Thank you for your interest in contacting Counseling Degree Guide. We regret that we cannot offer personalized advising or guidance to individuals. If you have additional questions that are not addressed in our FAQs below or elsewhere on our site, the best point of contact is typically the department or board overseeing the licensure of the practice area of professional counseling in the state in which you wish to work.
If you are a representative from a school or organization and would like to submit a question or comment about our resources or work with us, you can email us (preferred method) at email@example.com or write to us at:
Counseling Degree Guide
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- Counseling Licensure Requirements by State
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Frequently Asked Questions
Below you will find answers to some of our visitors’ most frequently asked questions, sorted by questions related to becoming a counselor, finding programs, and careers in counseling.
Counseling Licensure Information
What are the requirements for becoming licensed as a professional counselor?
Most states require that professional counselors have a minimum of a master’s degree in mental health counseling or the area of counseling for which a license is sought. In addition to a graduate degree, most states require candidates to gain supervised experience and take a national exam to become licensed. For more information about counseling licensure, see our How to Become a Counselor page.
Can I become licensed as a counselor with an associate’s or bachelor’s degree?
While nearly all states require licensed professional counselors to have a master’s degree in professional counseling, there may be some exceptions for other types of counseling and for entry-level licenses. For example, you may be able to obtain a substance abuse counseling credential with an associate’s or bachelor’s degree in some states. Full, clinical licensure, however, is typically reserved for those with a higher degree (master’s or doctorate).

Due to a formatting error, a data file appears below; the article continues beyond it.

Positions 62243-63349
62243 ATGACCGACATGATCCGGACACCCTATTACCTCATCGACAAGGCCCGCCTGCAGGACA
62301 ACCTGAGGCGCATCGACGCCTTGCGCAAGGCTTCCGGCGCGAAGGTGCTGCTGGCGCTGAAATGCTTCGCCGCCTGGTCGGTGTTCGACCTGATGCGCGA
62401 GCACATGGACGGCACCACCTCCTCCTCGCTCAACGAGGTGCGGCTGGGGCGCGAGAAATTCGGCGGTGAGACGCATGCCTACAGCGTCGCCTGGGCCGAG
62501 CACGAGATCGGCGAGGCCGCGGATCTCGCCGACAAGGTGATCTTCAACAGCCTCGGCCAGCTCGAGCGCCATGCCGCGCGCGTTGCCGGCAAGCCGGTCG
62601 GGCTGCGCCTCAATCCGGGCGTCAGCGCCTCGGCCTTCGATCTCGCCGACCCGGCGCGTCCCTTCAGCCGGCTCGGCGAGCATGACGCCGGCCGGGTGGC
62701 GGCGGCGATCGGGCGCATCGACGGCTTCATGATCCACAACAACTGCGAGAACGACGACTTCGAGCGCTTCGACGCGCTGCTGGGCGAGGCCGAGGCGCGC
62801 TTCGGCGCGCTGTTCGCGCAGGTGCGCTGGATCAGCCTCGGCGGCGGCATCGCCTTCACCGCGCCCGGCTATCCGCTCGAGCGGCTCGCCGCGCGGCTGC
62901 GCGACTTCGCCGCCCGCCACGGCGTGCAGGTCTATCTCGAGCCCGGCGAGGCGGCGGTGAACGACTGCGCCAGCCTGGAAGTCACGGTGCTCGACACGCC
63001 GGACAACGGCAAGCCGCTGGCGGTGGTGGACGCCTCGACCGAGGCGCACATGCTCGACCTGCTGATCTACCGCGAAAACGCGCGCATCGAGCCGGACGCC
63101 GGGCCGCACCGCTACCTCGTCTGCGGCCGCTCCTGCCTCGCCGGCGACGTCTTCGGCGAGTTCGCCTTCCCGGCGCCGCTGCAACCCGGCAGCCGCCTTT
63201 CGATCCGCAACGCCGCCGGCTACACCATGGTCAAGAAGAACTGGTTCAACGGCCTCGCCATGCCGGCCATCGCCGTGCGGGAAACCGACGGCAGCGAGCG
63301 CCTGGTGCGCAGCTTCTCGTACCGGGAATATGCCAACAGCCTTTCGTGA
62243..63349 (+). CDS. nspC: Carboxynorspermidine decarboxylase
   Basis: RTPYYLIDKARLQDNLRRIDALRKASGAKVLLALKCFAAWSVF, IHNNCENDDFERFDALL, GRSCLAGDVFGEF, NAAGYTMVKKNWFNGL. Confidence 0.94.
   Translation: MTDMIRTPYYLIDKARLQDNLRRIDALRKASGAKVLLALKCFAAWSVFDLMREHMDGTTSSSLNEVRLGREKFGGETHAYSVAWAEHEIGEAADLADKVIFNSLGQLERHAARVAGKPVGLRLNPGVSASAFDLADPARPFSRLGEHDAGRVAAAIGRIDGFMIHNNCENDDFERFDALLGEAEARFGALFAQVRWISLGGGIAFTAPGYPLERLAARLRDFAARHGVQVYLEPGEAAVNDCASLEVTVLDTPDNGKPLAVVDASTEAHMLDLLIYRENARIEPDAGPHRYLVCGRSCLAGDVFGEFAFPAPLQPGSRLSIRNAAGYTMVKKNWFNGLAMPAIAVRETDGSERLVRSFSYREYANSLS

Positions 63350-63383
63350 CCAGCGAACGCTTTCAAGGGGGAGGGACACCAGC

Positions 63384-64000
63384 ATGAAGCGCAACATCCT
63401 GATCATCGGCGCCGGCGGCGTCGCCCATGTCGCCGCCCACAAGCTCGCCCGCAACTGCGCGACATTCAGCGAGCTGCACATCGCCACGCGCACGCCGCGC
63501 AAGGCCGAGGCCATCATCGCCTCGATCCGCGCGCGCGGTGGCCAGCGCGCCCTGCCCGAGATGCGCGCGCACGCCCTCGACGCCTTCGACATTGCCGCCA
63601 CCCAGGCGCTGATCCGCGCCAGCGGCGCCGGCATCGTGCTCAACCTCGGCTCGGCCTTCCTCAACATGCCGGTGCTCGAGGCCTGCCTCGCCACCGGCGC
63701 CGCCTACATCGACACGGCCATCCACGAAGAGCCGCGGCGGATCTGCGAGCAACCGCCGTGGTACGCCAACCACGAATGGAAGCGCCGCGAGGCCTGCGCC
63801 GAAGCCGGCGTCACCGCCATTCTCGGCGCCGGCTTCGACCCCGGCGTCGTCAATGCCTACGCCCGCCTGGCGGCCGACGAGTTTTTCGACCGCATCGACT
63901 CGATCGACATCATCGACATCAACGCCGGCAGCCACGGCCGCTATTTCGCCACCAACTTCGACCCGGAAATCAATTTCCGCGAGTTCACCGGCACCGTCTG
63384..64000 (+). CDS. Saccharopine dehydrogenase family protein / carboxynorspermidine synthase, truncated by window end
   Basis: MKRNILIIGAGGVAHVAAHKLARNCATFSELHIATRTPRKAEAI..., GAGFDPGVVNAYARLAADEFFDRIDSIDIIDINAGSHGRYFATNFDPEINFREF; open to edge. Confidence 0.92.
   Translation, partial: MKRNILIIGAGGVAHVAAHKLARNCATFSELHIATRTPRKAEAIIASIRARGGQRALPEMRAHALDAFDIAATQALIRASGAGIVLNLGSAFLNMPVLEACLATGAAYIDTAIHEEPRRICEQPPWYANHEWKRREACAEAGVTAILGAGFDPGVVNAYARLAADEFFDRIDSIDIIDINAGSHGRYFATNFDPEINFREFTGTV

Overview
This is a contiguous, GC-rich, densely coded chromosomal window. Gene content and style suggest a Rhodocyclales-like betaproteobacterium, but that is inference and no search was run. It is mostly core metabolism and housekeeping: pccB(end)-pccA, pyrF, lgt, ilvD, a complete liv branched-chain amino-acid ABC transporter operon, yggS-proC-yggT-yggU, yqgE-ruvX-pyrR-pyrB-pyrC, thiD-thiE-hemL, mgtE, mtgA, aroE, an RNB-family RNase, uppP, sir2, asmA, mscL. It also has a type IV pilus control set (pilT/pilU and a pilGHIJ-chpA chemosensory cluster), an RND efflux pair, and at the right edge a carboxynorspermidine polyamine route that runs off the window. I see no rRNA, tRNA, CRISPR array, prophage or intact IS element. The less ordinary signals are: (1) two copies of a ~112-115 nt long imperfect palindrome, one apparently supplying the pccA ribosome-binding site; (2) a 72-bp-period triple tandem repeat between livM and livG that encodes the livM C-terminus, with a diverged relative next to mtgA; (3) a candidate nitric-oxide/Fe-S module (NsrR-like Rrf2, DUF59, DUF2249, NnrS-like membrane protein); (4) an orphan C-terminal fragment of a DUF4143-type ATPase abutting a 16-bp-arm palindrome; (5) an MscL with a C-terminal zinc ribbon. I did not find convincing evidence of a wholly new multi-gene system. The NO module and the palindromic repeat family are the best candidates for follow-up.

Finding Counseling Degree Programs
Can you send me a list of schools for the type of program I am looking for?
No. Unfortunately, we do not maintain lists of programs other than those that are publicly available on our site. To find a directory of schools that offer a counseling program in your state, you can visit our schools page. You can also use the National Center for Education Statistics College Navigator (NCES) to sort counseling programs by multiple criteria including state and program type.
How can I enroll in your school?
Counseling Degree Guide is not a school; it is an informational resource only and we do not offer counseling courses or programs for enrollment. You can view our schools page for more information about programs available in your area.
Careers in Counseling
How do I become a mental health counselor?
Most mental health counselors (also called professional counselors) have a master’s degree in professional counseling from an accredited school. Some begin their journey to counseling with an associate or bachelor’s degree in counseling or a related field, such as human services, psychology, or sociology. Then, once the master’s degree is obtained, most prospective counselors must gain around two years of professional experience under the supervision of an experienced, licensed counselor. In addition, they will likely need to pass a national and/or state exam before receiving their license to practice as a professional counselor. For more information about licensure requirements by state, see our counseling licensing guide. You should also refer to the website of the counseling board for the state in which you wish to become licensed.
What types of counseling careers are available?
Counseling is a vast and broad field with opportunities available for candidates with a variety of backgrounds. With a master’s degree, you can pursue licensure as a professional mental health counselor, marriage and family therapist, and school counselor. With an undergraduate degree like an associate’s or bachelors, you can pursue limited counseling licenses such as Certified Addiction Counselor and Alcohol and Drug Counselor (usually without the ability to practice independently). In some subspecialties, like substance abuse counseling, you can even get credentialed with a high school diploma. (Keep in mind that these entry-level positions typically require additional hours of education that may not culminate in a degree.) In addition, there are counseling careers in rehabilitation, behavioral health, gambling, and more. Read about these and other counseling careers on our careers in counseling guide.